Cybercrime is Winning – What Are You Going to Do About It?

People still consider the internet a fun place, a virtual playground where we can be happy, enjoy ourselves and experience peaceful lives without many worries. Whilst this is a great mindset, and I personally enjoy the internet a great deal myself, we must not forget the state of affairs; the internet is also the playground of:

  • Criminals
  • Governments
  • Fraudsters
  • Cheaters
  • Murderers
  • Mafia
  • Sex-offenders
  • Drug-lords
  • Terrorists
  • Scammers
  • Trolls
  • Hackers

You could say that you’re just a ‘ping’ away from these characters. You’re living in the same neighborhood as pretty much the worst criminals and dangerous individuals on the entire planet. Yet, users are still walking around with their wallet sticking out their pocket on high-crime streets when they’re online. People are still acting naively when it comes to personal or work security, like choosing bad passwords or refusing to commit to a reboot to install new updates.

In light of the current COVID-19 pandemic there was bound to be an upswing in the amount of fraud and scams, but remember that this is constantly happening all the time. The pandemic has caused a surge in the amount of criminal activity we see, but other than that, this is status quo. Think of attackers constantly observing the ‘what’s trending now’ section of Twitter. Anytime there’s something positive, negative, a crisis, a pandemic, or anything really being talked about, there’s huge opportunities for criminals to ride that trend and successfully con people for money.

Are We Conveying What a Critical Security Patch Really Means?

It’s highly likely that most users do not realize what patching does to their computers, because if they did, they would be eager to patch rather than the opposite. We haven’t successfully conveyed the story of what a critical security patch really does to our systems, hence people are instead irritated about having to install patches, rebooting and potentially breaking something. So, what is the story of patches? What do people need to know? Missing critical security patches really means that someone could potentially use the weakness to control your web-camera, listen to your microphone and access illegal content through your machine. The story quickly becomes a horror story. Oh, and when you’re accessing illegal content, and by that I mean THEY are accessing this through your computer using your IP address, it’s your address the broadband subscription is registered to, so it’s your flat the police will come to raid and seize equipment from. If your neighbors see uniformed police officers, exiting your house carrying laptops and ‘computer paraphernalia,’ you’re already labeled even if you’ve done nothing wrong, other than getting hacked by one of your online neighbours.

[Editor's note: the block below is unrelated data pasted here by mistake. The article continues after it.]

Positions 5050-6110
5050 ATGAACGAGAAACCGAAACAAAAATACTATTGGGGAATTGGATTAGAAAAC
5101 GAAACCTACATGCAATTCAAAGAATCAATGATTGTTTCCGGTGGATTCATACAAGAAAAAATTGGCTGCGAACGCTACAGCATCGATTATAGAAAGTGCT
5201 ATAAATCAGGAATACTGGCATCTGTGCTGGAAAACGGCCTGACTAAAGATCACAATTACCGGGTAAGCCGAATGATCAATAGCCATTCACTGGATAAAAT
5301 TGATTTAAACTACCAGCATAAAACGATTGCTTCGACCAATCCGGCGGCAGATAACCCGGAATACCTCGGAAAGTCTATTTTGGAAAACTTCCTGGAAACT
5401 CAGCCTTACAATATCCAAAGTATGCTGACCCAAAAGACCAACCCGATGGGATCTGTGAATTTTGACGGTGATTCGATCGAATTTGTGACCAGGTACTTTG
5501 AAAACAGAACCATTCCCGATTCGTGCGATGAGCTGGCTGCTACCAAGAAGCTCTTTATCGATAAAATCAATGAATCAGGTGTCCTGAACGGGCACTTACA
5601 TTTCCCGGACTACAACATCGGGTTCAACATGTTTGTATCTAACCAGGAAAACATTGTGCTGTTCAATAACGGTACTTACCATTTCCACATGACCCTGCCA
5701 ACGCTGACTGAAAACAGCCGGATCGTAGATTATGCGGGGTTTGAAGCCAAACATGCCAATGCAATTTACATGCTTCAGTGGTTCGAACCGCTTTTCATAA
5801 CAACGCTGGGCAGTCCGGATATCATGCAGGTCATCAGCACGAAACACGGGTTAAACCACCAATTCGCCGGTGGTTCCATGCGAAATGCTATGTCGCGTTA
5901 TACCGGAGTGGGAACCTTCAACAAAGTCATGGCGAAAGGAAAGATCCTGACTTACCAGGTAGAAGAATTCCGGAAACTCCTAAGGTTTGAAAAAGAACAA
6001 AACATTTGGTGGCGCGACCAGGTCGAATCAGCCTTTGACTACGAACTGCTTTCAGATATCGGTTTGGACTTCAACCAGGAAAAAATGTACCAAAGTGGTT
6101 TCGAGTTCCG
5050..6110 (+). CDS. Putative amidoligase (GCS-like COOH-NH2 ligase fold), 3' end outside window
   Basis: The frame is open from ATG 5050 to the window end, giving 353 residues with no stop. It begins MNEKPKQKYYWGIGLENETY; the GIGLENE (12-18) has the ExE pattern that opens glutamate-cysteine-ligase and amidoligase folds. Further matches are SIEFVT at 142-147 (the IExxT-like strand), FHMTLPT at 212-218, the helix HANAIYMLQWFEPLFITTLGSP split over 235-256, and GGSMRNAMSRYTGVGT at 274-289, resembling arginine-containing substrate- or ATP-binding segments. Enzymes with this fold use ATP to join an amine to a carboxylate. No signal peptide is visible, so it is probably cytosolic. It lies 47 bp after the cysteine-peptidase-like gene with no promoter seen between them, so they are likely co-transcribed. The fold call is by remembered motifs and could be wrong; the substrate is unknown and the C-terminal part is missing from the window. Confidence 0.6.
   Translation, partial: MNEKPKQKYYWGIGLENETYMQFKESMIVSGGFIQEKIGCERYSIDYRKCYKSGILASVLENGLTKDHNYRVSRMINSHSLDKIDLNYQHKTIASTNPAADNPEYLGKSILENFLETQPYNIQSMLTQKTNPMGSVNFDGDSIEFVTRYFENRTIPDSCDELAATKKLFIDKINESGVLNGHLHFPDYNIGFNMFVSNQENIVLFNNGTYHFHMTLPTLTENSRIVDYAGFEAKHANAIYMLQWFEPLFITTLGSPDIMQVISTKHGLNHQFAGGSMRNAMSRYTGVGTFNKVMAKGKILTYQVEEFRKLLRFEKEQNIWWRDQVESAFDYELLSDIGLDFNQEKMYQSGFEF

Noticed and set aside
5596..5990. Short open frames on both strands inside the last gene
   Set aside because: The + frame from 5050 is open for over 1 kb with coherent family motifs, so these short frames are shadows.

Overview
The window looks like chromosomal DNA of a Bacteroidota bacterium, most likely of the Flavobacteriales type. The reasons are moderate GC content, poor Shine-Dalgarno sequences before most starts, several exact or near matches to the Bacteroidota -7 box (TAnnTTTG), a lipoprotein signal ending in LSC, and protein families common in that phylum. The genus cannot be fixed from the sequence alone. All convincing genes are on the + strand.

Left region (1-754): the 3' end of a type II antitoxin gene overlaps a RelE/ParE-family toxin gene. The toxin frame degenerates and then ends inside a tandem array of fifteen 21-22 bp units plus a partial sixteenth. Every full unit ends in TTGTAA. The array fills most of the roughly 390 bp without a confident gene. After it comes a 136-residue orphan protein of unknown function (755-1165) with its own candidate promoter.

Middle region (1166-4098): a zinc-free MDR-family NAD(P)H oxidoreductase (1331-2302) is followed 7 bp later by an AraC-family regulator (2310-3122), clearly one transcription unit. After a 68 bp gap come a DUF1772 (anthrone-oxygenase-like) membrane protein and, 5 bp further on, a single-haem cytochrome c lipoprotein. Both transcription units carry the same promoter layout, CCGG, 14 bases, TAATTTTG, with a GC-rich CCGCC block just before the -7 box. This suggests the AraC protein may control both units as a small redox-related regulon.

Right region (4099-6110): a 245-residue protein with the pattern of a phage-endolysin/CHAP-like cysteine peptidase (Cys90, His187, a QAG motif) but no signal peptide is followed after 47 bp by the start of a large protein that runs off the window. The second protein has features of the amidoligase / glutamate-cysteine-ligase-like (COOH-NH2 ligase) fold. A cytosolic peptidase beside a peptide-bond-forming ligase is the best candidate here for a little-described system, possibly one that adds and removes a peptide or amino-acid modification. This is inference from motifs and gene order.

There are many wrongs with how we use computers and the internet today. I’m told on a regular basis told that users can’t operate a password manager, and that a VPN is too complex. When did we start making excuses for everybody and when did exceptions become the rule? A VPN is activated with the click of a single button, and a password manager in many cases makes it easier to log onto systems. There are always exceptions, but we should deal with those and not let them become the rule. We can seek to mitigate those risks with different means, look for alternate solutions and ways for it to at least be secure enough.

The Story Needs to Change

We need to be realistic not only about the current situation, but also the future. Cybercrime became a multi-billion-pound industry many years ago. Cyber-criminals are getting filthy rich, tax free, with slim chances of getting caught or held accountable. In a single taking, more than eight million pounds were stolen from a Norwegian government organization in May 2020. These kinds of figures are not a one-off but seen several times a year. Most of the big headlines never reach the public media, as great measures are taken to keep breaches under the wraps, all to the advantages of the criminals themselves.

What needs to change? Companies needs to be far more agile, not just in development, but in security work too! Many organizations are hesitant to patch in production, but why is this? To stay ahead of the game, we need to patch in production. We need to orchestrate, automate and respond in real-time.

Security teams can no longer sit back and accept the push back of those at senior/leadership level who simply don’t understand. “No, you can’t” is stifling innovation and causing employees to avoid us. Instead, we should learn from people like Martin Sklar, Disney imagineer, whom famously said: “Don’t tell me you can’t because…; tell me you can if.” In security, it should never be “No,” but always a “Yes…but, here’s how we do it.” If you don’t have the answers yourself, seek someone who does.

Security should not be a hindrance to innovation; instead it should stimulate it, and at the same time enforce the necessary level of security. It will not be an easy transition to make, but it is an essential one if we are serious about turning the tide in the ongoing battle with cyber-criminals.

Author Chris Dale holds the GCIH, GPEN, GSLC, and GMOB certifications. Currently Chris teaches the SANS course SEC504: Hacking Techniques, Exploits & Incident Handling. SEC504 prepares students for the GIAC Certification in Incident Handling (GCIH).

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